What you need to know about Tequila

With Cinco de Mayo quickly approaching we thought it would be a good time to pause from cocktail recipes to talk about some tequila facts. As you already know, tequila is the main spirit in margarita recipes but can also be used in other cocktails or enjoyed by itself (if you have the right kind).

tequila facts

Tequila isn’t one of those spirits where you just grab whatever bottle on the shelf that looks pretty. You need to be aware of a few things so that you don’t end up with nasty margaritas and/or a terrible headache the next day.

Luckily, we were able to have Ted Carmon, spirit buyer at BevMo! help us provide you with some tequila facts that can be used when purchasing your next bottle of this wonderful spirit (his input is in italics).

Classifications of tequila

Tequila has two classifications:  Mixto and 100% Agave. 

Mixto tequila is a blend of at least 51% agave and 49% fermented cane sugar or corn or other sugar source. 

100% Agave is just that, tequila made with only the fermentable sugars sourced from mature, blue agave plants.

Read the label:  a mixto will be labeled with “Tequila” only.  A 100% Agave tequila will be labeled “100% Agave” or “Puro”.

Word to the wise… go with 100% Agave tequila.

agave

 Agave plants

Types of tequila

Beyond the two classifications, tequila is also separated into five different types:

Tequila Silver (Blanco, White, Plata)

Silver tequila is clear, un–aged tequila that is normally bottled right after it is distilled but can be stored to settle for up to 4 weeks. It typically has the true flavors of the Agave as well as a natural sweetness. We tend to use silver tequila in our infused tequilas and in many of our margaritas including the Clementine Margaritas (pictured above).

Tequila Gold (Oro)

Gold tequila is usually a Mixto silver tequila that has a colorant added to it, such as caramel coloring or sugar syrup. This is what you will normally find in mixed drinks in bars and restuarants and will probably leave you feeling sick the next day.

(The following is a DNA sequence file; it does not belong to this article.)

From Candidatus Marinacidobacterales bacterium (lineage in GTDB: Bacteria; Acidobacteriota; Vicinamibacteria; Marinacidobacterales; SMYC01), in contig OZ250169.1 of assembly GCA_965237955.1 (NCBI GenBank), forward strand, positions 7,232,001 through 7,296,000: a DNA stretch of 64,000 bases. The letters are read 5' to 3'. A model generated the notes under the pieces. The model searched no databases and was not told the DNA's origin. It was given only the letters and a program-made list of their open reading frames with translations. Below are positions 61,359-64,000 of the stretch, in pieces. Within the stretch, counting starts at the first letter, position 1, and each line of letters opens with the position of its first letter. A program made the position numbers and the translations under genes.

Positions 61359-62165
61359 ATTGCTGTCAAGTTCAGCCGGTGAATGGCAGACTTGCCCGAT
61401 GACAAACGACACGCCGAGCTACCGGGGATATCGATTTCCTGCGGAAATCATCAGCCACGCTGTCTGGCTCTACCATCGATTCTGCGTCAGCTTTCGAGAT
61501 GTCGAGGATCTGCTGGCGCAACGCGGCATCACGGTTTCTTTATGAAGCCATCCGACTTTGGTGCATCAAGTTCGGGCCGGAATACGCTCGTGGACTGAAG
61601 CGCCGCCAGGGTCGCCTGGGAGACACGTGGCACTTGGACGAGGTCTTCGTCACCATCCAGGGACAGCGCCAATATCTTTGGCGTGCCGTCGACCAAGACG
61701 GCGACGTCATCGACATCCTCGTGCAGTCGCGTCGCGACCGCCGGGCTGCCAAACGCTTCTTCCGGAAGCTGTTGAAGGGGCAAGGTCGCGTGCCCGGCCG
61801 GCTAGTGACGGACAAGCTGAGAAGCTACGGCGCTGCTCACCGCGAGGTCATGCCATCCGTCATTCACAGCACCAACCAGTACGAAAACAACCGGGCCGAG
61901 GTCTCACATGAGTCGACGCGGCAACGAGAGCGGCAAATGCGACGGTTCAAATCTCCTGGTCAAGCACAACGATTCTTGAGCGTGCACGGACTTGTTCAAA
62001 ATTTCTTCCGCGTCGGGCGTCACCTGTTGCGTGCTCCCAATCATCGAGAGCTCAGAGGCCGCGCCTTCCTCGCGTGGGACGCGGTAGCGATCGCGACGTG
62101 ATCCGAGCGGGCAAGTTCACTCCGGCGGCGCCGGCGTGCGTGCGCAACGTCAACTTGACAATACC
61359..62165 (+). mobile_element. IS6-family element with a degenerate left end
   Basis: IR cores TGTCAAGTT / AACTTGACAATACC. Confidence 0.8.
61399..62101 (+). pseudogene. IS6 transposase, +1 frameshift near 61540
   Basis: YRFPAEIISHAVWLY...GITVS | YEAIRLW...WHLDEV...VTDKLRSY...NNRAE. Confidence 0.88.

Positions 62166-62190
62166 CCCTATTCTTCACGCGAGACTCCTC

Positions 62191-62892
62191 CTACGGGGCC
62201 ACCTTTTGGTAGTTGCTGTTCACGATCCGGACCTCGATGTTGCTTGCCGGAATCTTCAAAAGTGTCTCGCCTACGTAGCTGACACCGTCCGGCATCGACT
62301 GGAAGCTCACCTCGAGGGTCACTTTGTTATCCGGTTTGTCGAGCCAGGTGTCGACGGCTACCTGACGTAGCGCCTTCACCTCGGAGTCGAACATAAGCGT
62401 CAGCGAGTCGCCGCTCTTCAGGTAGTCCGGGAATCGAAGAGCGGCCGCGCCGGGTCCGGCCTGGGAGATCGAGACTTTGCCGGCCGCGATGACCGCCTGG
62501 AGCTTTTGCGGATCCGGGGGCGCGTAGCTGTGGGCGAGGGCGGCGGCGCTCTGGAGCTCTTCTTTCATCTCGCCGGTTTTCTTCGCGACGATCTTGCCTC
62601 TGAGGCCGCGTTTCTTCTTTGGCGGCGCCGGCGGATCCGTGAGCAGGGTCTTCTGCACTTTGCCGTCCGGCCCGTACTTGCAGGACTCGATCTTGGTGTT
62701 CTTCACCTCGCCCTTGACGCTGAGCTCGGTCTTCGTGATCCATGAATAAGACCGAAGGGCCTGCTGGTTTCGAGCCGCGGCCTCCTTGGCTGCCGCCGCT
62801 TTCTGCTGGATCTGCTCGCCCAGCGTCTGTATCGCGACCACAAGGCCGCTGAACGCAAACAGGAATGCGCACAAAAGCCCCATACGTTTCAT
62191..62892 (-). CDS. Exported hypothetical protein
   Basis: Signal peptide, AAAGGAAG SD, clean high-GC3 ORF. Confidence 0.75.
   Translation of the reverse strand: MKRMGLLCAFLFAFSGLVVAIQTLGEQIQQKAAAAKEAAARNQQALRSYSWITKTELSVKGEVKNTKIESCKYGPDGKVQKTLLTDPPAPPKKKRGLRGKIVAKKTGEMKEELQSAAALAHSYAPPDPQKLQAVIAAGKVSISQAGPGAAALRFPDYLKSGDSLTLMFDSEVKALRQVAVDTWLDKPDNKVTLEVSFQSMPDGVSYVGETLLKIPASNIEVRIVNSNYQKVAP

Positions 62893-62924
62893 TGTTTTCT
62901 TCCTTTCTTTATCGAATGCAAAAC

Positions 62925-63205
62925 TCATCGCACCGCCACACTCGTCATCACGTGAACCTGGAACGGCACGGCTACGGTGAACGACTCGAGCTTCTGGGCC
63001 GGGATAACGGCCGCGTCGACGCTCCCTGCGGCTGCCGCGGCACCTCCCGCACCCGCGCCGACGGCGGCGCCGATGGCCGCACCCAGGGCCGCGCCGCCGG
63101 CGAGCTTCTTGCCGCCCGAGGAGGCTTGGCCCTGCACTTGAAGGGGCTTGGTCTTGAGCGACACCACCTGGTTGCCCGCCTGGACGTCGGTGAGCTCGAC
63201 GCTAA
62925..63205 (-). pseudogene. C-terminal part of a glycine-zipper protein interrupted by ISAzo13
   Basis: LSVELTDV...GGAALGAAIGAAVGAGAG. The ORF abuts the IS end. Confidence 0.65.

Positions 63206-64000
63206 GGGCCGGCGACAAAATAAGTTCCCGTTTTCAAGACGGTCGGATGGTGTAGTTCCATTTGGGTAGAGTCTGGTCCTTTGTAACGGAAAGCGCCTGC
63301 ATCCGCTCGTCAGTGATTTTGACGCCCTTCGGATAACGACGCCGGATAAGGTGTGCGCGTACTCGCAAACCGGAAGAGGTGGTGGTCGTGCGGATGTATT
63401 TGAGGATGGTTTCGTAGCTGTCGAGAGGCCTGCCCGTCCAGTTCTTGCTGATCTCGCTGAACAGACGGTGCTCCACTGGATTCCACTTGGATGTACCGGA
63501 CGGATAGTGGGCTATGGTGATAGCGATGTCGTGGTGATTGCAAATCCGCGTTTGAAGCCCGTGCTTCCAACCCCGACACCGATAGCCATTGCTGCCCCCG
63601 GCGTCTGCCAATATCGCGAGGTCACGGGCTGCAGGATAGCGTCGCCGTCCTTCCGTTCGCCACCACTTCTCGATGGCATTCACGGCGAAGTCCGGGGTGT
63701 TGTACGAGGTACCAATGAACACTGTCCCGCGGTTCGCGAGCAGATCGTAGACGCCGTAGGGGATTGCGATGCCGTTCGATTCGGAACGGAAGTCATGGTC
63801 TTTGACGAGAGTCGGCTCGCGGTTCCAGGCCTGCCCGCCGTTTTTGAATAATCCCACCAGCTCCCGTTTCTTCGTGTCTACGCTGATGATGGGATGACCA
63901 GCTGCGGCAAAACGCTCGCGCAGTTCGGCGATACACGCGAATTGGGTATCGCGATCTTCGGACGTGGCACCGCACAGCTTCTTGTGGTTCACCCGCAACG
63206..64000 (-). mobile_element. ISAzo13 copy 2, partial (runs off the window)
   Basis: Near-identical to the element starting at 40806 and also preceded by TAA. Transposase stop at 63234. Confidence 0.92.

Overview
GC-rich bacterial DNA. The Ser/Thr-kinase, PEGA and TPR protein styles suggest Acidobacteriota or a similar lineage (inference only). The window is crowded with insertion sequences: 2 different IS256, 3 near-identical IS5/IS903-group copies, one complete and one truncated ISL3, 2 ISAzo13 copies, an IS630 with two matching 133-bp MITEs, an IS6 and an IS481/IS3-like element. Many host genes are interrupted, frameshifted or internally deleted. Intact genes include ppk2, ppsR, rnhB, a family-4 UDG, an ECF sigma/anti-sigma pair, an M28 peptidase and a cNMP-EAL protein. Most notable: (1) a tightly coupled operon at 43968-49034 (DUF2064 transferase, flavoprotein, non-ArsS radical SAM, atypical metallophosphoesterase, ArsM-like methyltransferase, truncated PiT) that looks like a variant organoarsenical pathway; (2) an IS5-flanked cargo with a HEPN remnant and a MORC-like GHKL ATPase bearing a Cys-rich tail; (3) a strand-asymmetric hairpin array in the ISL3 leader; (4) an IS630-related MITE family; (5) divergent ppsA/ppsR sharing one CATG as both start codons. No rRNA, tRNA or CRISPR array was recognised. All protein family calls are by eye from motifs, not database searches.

However, gold tequila is sometimes a blend of 100% Agave silver tequila with reposado and/or Anejo so pay attention when shopping for your own bottle.

Tequila Reposado

Reposado is the first stage of rested and aged tequila. It’s stored in wood barrels for a minimum of two months but no longer than twelve months. The time stored and barrels used depend on the distiller and is what sets the different brands apart. We have used reposado tequila in a few cocktail recipes including the Li Hing Mui Margarita.

Tequila Anejo

Tequila has to be aged for at least one year before it can be categorized as Anejo and the barrels used for aging cannot exceed 600 liters. The aging process gives the tequila the amber color and the flavor will typically become richer and more complex. We used Anejo tequila in the Thai Basil Tequila Cocktail

Tequila Extra–Anejo

Extra–anejo is a fairly new classification of tequila and applies to any tequila that has been aged for over 3 years. It must still be aged in barrels that are no bigger than 600 liters. Because of the longer aging process, the tequila becomes darker and very rich.

What to look for when buying tequila

When buying tequila for blended margaritas, Ted says, “for any tequila based cocktail, we would recommend sticking with 100% agave tequila.  Which you choose is up to the customer preference: Silver / Blanco tequila will not only offer a brighter lime color to your margarita, but the agave taste and aroma will be more pronounced compared to a margarita made with Reposado or Anejo.  I think for a blended margarita, a silver stands up best:  Sauza Hornitos Blanco, Cazadores Blanco, Milagro Silver and 1800 Silver are all excellent choices. Going too expensive is not necessary due to the cocktail.”

When buying tequila for margaritas on the rocks, Ted says,the choice depends on the preference of the shopper.  A margarita on the rocks will allow more of the tequila to shine through since the blended margaritas dilute so quickly.  Going with a Reposado is a great option, but not necessary.  The Silver tequilas mentioned above would be fine, but for a Reposado palette, I would recommend Sauza Hornitos, Cazadores, Milagro, Corralejo and Herradura.”

Other tequila facts

We asked Ted for any other tequila facts he would like to pass on. Here are his final words…

As a variation, try La Pinta Pomegranate tequila! It’s a great product with tremendous consumer loyalty. La Pinta comes from the tequila distillery of Clase Azul, a top-shelf brand renowned for high quality sipping tequilas.

High quality sipping tequila sales are on the rise. Consumers are gaining appreciation in the artistry and unique characteristics a finely produced tequila offers. Like wine, tequila is influenced by terroir, quality of the fruit (agave), and maturation.

If that’s not enough tequila info for you, read this Wikipedia article that covers history, production and more.

I don’t know about you, but I’m now in the mood for some tequila. What’s your favorite kind?

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